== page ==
You can use the select() function to do short sleeps. If your system doesn't support a four-argument select(), you can use the Time::HiRes module. For the select function, the last argument reflects the time to sleep. This comes right out of O'Reilly's Perl Cookbook:
        while (<>) { select(undef, undef, undef, 0.25); print; }
        Using Time::HiRes, we'd write it as:
        use Time::HiRes qw(sleep); while (<>) { sleep(0.25); print; }
        Funny thing is that I used nearly the same method of making a spinner a while back...and I had the exact same question about slowing it down. Hope this helps!
        Funny you ask that. My origianl version was something like the following (adjust $delay according to the speed of your system)
        use Tie::Cycle; my $delay=100; tie my $spinner, 'Tie::Cycle', [map {("\b$_") x $delay} qw(\ | / -)];
        which is an approach I prefer to sleeping, as normally you put a spinner in a time sensitive loop so that you know its doing something... Also when ive used this the actual work happening in the loop is complicated (ie slow enough) that the spinner turns at a reasonable speed. In fact from a diagnostic POV its probably better to let it spin freely with no delay at all. That way you can observe the underlying task slow down or speed up (for whatever reason). For example you might use it when reading a file into a hash. When the hash starts having to resize itself you can observe the spinner stop briefly. Or when doing a massive DB update you can see the load on your network and DB server....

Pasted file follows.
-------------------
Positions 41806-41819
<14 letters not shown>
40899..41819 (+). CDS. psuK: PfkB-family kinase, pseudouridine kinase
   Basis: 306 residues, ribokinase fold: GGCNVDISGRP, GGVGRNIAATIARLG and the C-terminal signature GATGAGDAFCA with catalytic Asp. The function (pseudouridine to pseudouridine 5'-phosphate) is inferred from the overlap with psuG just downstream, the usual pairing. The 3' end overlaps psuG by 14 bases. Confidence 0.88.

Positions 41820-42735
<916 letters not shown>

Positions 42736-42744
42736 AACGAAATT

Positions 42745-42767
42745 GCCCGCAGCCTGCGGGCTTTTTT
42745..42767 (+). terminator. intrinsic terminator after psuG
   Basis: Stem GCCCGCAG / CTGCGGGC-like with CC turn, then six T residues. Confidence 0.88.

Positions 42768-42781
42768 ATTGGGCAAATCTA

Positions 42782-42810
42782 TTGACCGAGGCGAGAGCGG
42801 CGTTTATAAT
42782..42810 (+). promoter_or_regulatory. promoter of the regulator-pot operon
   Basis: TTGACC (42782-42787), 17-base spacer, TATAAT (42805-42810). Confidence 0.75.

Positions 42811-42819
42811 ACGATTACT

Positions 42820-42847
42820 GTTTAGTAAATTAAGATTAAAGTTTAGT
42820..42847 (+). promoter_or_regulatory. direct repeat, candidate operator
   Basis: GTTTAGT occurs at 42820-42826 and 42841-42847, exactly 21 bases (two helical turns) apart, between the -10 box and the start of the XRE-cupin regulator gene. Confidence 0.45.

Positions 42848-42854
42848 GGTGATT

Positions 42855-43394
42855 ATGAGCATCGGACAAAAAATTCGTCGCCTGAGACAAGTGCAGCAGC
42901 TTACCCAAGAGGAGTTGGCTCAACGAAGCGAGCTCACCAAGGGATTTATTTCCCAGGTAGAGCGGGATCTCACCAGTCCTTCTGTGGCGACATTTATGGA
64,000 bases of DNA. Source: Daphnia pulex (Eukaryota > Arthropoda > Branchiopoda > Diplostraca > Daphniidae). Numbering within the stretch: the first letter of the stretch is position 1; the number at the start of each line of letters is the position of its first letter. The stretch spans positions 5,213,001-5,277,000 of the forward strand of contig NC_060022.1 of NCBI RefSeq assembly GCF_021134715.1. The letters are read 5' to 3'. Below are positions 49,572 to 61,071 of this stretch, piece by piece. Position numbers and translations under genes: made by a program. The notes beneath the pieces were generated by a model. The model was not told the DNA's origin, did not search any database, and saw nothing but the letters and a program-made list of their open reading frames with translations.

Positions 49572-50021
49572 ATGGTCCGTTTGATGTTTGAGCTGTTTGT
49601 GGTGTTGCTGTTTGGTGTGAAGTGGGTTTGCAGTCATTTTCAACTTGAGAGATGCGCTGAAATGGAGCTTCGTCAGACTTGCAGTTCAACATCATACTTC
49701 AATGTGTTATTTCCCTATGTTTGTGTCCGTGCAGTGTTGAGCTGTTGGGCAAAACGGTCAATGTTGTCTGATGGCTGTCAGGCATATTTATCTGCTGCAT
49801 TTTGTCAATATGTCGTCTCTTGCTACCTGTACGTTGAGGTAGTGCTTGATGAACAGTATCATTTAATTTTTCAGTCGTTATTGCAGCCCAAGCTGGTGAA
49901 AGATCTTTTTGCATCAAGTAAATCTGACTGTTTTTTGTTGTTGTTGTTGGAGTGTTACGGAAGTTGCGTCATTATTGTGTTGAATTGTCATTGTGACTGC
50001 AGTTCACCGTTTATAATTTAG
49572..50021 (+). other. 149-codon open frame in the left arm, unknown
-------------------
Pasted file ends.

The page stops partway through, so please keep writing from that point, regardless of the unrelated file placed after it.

--- demerphq
        my friends call me, usually because I'm late....

Re: Way of the Spinner (repost)
by BrowserUk (Pope) on Jan 17, 2003 at 16:55 UTC

    A slight variation. Use a string and substr rather than an array. I also use a backspace rather than \r so that you can hang the spinner on the end of a line with out having to reprint the whole line each time. Stops the whole line flickering.

    #! perl -sw use strict; $|++; sub spinner{ my ($s, $n) = (shift,0); return sub{ substr( $s, $n++ % length $s,1) . "\cH"; } } my $spinner = spinner '-\|/'; print "Working "; print $spinner->() for 1 .. 10000;

    Examine what is said, not who speaks.

    The 7th Rule of perl club is -- pearl clubs are easily damaged. Use a diamond club instead.

      #!/usr/bin/perl -w use strict; sub make_spinner{ my $s = shift; my $i = 0; my $l = length $s; return sub{ unpack("x".($i++ % $l) . "A1", $s) . "\cH"; } } my $spinner = make_spinner '-\|/'; $|++; print "Working "; print $spinner->() for 1 .. 10000; print "\n";

      Makeshifts last the longest.


      I have to admit that while this solution is ok when the spinner is a single char I still prefer the other approach as being more flexible

      use Tie::Cycle; tie my $spinner, 'Tie::Cycle', [map "\b$_",qw(> -> --> ---> ----> ---> + --> -> >)]; print $spinner while (1);
      Aint animation fun!


      --- demerphq
      my friends call me, usually because I'm late....

Re: Way of the Spinner (repost)
by Anonymous Monk on Jan 20, 2003 at 18:57 UTC

    Everyone seem to have focused so much on making a thing spinn, that they haven't discovered the bug in your code. Take this as a good thing. ;)

    Anyhow, the bug is that @_ always is defined in your subroutine. (The exception would be if someone called it with &spinner; from a place where @_ wasn't defined.) That in its turn makes @chars stay empty if called without arguments, resulting in a modulus by zero error in the closure.

    There's also another issue with the closure, and that is that it quotes its return value. There's absolutely no reason for that. In fact, if spinner was abused to hold objects then it would break. Do not quote when you don't need to!

    In the spirit of TMTOWTDI; the closure can be rewritten to   sub { push @chars, shift @chars; $chars[0] }
    Not that I recommend that. :)